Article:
Media Release

 

Wednesday, October 20, 2010
For Immediate Release

Contact: Jace Radke
Telephone: 229-2205

 

First Lady Michelle Obama Honors New Directions Youth Arts Program
Local Program One Of 15 Nationwide Recognized For Positive Youth Outcomes Through Engagement In The Arts And Humanities

 

First Lady Michelle Obama Honors New DirectionsFor its effectiveness in developing creativity and fostering academic success by engaging young people in the arts and humanities, the city of Las Vegas' New Directions Youth Arts Program was recognized with a prestigious national award by First Lady Michelle Obama at a White House ceremony on Wednesday, Oct. 20.

Chosen from a pool of more than 400 nominations and 50 finalists, New Directions was one of 15 after-school and out-of-school programs across the country to receive the 2010 National Arts and Humanities Youth Program Award (formerly, the Coming Up Taller Award), the highest honor such programs can receive in the United States. The awards are administered by the President's Committee on the Arts and the Humanities (PCAH), in partnership with the National Endowment for the Arts (NEA), the National Endowment for the Humanities (NEH), and the Institute of Museum and Library Services (IMLS). The award honors community-based arts and humanities programs that make a marked difference in the lives of their participants by improving academic scores and graduation rates, enhancing life skills, and developing positive relationships with peers and adults.

New Directions was recognized by Mrs. Obama for using engagement in the arts and the humanities to create positive choices while teaching life skills such as conflict resolution, team building, the ability to develop strong positive relations with peers and building self-esteem and confidence. Founded in 1997, New Directions was created to provide an after-school/out-of-school program offering life-skills creative arts programs for adjudicated youth and youth within challenging communities, and youth dealing with substance abuse and domestic violence. 

The foundation of the program is to offer a visual language that affects the embodiment of life's positive choices. Over the past 13 years, the program has engaged more than 4,450 young people in creative movement, theatre, writing, visual arts, percussion, pottery and social circus workshops. Many students have created lasting murals throughout the Las Vegas community that reflect their culture and history.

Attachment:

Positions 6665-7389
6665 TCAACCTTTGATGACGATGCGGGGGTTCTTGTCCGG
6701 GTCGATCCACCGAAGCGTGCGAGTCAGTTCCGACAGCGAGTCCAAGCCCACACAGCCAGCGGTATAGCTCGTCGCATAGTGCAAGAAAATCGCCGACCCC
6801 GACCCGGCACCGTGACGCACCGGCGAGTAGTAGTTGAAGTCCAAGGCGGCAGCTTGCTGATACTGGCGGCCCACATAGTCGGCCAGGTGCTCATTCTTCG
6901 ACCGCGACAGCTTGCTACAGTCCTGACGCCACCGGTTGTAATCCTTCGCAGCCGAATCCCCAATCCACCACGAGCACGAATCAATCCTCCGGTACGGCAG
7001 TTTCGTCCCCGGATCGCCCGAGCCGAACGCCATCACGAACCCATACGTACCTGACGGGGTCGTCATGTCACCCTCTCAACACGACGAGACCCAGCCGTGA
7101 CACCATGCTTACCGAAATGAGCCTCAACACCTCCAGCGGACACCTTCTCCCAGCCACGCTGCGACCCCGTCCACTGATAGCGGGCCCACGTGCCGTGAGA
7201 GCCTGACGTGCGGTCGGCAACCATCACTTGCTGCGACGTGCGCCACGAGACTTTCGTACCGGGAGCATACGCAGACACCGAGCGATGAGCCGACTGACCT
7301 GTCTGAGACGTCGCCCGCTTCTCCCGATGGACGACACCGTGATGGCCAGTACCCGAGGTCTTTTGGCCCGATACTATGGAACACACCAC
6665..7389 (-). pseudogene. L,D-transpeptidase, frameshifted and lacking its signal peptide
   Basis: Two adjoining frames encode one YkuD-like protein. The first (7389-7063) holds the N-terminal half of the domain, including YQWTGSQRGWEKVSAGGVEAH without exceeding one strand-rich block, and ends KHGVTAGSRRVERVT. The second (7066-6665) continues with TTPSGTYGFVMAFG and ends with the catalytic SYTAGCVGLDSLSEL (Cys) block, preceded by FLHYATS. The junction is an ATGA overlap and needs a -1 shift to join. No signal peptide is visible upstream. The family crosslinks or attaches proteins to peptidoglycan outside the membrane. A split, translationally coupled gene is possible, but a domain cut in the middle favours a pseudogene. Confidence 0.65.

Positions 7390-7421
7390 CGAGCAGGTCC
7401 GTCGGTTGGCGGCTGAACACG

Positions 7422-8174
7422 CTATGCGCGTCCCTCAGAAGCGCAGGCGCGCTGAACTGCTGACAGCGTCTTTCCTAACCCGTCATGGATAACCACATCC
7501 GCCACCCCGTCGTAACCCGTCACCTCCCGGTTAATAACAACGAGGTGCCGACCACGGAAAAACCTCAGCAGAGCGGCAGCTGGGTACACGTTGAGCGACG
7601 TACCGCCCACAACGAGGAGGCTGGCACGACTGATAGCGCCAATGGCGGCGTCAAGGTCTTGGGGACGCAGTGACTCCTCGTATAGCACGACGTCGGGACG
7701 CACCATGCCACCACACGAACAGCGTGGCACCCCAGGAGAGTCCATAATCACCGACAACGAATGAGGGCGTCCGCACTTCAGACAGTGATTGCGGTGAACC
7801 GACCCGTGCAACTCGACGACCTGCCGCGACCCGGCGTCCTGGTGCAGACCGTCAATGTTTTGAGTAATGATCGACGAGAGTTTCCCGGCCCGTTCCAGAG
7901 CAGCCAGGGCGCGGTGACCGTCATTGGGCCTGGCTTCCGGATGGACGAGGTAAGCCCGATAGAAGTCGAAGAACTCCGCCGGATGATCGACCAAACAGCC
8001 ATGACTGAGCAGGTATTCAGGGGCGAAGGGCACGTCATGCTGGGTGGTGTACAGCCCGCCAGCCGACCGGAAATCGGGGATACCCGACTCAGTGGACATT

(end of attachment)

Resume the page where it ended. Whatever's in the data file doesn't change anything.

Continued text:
Accepting the award from Mrs. Obama on behalf of New Directions YouthArts was Trevon Cacha Barnes, a 16-year-old participant in the program and member of the Choctaw Nation of Oklahoma, who was accompanied to the White House by Patricia L. Harris, cultural administrator for the city of Las Vegas.

"Standing with the First Lady of the United States in the White House and accepting this award was a once-in-a-lifetime experience that I'll never forget," Barnes said. "It showed me that the power of the arts and humanities to change kids' lives is recognized and valued."

In addition to the national recognition bestowed by receipt of the prestigious award, New Directions Youth Arts will also receive $10,000 to support its programming and engage more young people from the community.

"We hope this award will draw attention to the documented fact that programs like ours are essential investments not just in the lives of our young people, but in our community, as well," Harris said.

The National Arts and Humanities Youth Program Award is the nation's highest honor for after-school arts and humanities programs, particularly those that reach underserved children and youth. The awards recognize and support outstanding programs that lay new pathways to creativity, expression, and achievement outside of the regular school day. These programs excite and engage a range of students, cultivating imagination, collaboration, discipline and academic success, with demonstrable results.

They also provide safe harbors after school, on weekends and evenings for children and youth in some of our country's most at-risk urban and rural settings. For more information, visit the website.

New Directions Youth Arts' goal is to impact personal and social change by offering youth a chance to recover from substance abuse, negative behavior, and the courage to make "win-win" life choices through the arts and humanities. New Directions has many partners in this successful program including Cirque du Soliel, Clark County Family Services/Probation and Detention, Safe Nest, Andre Agassi College Prep Academy, Paiute Tribe, the Las Vegas Indian Center and WestCare.  For more information about New Directions Youth Arts, please visit online.

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